Working and living with COVID-19 is becoming a way of life now, but as an employer this raises some queries in terms of how to manage your employees through this pandemic. One of the questions we get asked the most is in relation to absence and how to manage employees’ absence in relation to Corona Virus.
There are a number of scenarios that are occurring with employees, which is leaving managers unsure on how to manage the absence and what the employee is eligible to in terms of pay. It is important to emphasise that employees must follow government guidance if they, or someone in their household are presenting with Corona Virus symptoms. I will take you through the scenarios we have come across so far and what options there may be:
An employee is self-isolating because they have Corona Virus symptoms and are unwell
The employee should receive statutory sick pay and any occupational sick pay that they are entitled to in line with their terms and conditions.
An employee is self-isolating because a member of their household is presenting corona virus symptoms. They themselves are NOT unwell and are able to work from home.
In this situation if the employee is able to work from home and they are working from home, they would be eligible to receive their full pay in line with their contract of employment.
However if the business are unable to facilitate the employee working from home, then they would be eligible to receive SSP and any occupational sick pay that the employee may be eligible to in line with their contract of employment.
An employee is self-isolating, they are NOT unwell but refusing to work from home
In this circumstance, they would be eligible to receive SSP but any occupational sick pay would be paid at the discretion of the line manager and business.
What do I do if an employee is refusing to work when they are not unwell?
If a member of staff does not want to attend the workplace, absence needs to be recorded in one of the following ways – either annual leave, or unauthorised absence. Unauthorised absence is unpaid, and matters would be dealt with in the normal way in line with their contract of employment and terms of service.
What do I do if an employee cannot work because their child has been told to self-isolate by track and trace?
If an employee is the main caregiver for their child they will inevitably require the time off to care for their child. However as your employee isn’t the one that is required to self-isolate so they are not eligible for Statutory Sick Pay in line with government guidance. If your employee can work from home then you would pay them as normal in line with their terms and conditions, however if they are unable to work from home the leave would either be authorized unpaid or they could possibly cover the leave with their annual leave allowance.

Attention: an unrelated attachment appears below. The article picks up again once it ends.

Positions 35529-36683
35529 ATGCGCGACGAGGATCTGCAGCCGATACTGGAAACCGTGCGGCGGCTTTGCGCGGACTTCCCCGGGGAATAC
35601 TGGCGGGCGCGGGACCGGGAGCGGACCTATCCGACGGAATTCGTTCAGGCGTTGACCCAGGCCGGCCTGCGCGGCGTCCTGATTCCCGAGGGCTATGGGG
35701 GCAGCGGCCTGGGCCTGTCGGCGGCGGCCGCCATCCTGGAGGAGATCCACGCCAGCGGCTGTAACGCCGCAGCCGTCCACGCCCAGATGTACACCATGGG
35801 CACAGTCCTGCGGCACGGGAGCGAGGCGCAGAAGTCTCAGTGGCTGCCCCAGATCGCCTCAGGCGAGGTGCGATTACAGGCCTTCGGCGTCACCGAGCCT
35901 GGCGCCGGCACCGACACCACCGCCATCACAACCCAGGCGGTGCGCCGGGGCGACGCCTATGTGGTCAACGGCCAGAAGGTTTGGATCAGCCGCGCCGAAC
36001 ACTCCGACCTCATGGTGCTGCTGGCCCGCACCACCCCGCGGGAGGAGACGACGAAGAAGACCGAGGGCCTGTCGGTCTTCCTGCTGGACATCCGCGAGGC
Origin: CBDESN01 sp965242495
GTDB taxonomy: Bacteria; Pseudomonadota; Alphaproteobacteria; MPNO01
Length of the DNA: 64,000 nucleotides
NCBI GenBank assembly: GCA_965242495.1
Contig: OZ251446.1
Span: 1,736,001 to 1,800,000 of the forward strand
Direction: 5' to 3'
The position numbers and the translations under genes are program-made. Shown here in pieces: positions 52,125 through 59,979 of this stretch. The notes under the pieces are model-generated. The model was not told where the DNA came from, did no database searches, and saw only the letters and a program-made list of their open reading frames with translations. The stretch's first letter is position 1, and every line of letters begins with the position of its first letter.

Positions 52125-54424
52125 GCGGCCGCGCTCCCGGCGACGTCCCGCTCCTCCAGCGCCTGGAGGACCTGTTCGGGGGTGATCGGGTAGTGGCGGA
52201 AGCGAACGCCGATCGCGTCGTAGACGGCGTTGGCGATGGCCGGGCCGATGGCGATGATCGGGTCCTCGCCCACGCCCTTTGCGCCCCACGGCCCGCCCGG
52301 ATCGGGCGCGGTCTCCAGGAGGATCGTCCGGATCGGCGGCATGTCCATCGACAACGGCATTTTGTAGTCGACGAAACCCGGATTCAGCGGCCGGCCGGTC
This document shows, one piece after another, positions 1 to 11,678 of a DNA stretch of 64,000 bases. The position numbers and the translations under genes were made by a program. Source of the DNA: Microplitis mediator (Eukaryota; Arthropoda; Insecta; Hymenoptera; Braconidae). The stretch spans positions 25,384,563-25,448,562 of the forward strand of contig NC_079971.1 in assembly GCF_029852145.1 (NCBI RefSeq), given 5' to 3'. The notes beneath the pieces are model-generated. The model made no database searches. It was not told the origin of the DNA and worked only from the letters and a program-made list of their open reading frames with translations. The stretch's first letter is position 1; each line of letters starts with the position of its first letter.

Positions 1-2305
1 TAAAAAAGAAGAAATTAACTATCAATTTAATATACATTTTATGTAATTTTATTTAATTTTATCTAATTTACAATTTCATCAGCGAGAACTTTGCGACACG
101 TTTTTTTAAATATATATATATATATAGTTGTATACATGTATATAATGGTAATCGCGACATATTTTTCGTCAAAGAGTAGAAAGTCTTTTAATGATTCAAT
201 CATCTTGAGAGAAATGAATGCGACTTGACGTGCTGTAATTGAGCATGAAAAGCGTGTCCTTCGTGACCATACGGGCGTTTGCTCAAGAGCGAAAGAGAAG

However if the child starts to display symptoms or indeed if they themselves start to display symptoms, then at the point they are required to self-isolate and would be eligible to Statutory Sick Pay.
What do I do if an employee is self-isolating due to foreign travel?
Anyone returning to the UK from a country that is NOT in the exempt list will have to quarantine (self-isolate) for a further 14 days.
It is important that staff members make sure that they are aware of the current Government advice about travelling abroad during this time and any potential implications that might occur as a result of any travel.
If there is a need to self-isolate or quarantine following returning to the UK, this time will need to be either taken as additional annual leave or in the event that the employee does not have sufficient annual leave left to cover this absence, it will be regarded as unpaid leave.
Hopefully this gives you some helpful guidance on how to manage your employees during these uncertain times. If you are faced with a scenario that is not covered in this post or you just want some further advice and support, the HR team at LMC UK Services are always here to help. You can call us on 0800 953 4020 or email email@example.com